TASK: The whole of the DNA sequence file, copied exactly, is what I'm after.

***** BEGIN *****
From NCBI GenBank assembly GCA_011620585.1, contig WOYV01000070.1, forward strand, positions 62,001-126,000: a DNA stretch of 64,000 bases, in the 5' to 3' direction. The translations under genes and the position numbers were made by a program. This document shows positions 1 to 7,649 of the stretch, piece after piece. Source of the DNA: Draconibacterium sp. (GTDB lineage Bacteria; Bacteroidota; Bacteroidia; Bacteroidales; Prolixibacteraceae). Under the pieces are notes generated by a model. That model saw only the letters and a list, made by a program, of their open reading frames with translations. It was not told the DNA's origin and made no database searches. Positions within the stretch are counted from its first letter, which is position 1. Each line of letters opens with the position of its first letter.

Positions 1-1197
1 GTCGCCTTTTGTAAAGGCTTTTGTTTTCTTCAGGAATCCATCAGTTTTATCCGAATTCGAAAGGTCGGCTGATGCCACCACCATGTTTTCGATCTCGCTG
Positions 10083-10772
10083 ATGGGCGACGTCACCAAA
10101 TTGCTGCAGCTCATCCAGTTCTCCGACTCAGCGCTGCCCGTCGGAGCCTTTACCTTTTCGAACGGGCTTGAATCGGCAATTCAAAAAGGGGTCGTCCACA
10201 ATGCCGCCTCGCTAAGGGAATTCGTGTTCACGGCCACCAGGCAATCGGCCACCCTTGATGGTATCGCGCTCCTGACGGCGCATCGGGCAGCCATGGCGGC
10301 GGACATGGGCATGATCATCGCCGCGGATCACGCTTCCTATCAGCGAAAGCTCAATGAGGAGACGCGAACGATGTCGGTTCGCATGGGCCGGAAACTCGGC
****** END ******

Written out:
From NCBI GenBank assembly GCA_011620585.1, contig WOYV01000070.1, forward strand, positions 62,001-126,000: a DNA stretch of 64,000 bases, in the 5' to 3' direction. The translations under genes and the position numbers were made by a program. This document shows positions 1 to 7,649 of the stretch, piece after piece. Source of the DNA: Draconibacterium sp. (GTDB lineage Bacteria; Bacteroidota; Bacteroidia; Bacteroidales; Prolixibacteraceae). Under the pieces are notes generated by a model. That model saw only the letters and a list, made by a program, of their open reading frames with translations. It was not told the DNA's origin and made no database searches. Positions within the stretch are counted from its first letter, which is position 1. Each line of letters opens with the position of its first letter.

Positions 1-1197
1 GTCGCCTTTTGTAAAGGCTTTTGTTTTCTTCAGGAATCCATCAGTTTTATCCGAATTCGAAAGGTCGGCTGATGCCACCACCATGTTTTCGATCTCGCTG
Positions 10083-10772
10083 ATGGGCGACGTCACCAAA
10101 TTGCTGCAGCTCATCCAGTTCTCCGACTCAGCGCTGCCCGTCGGAGCCTTTACCTTTTCGAACGGGCTTGAATCGGCAATTCAAAAAGGGGTCGTCCACA
10201 ATGCCGCCTCGCTAAGGGAATTCGTGTTCACGGCCACCAGGCAATCGGCCACCCTTGATGGTATCGCGCTCCTGACGGCGCATCGGGCAGCCATGGCGGC
10301 GGACATGGGCATGATCATCGCCGCGGATCACGCTTCCTATCAGCGAAAGCTCAATGAGGAGACGCGAACGATGTCGGTTCGCATGGGCCGGAAACTCGGC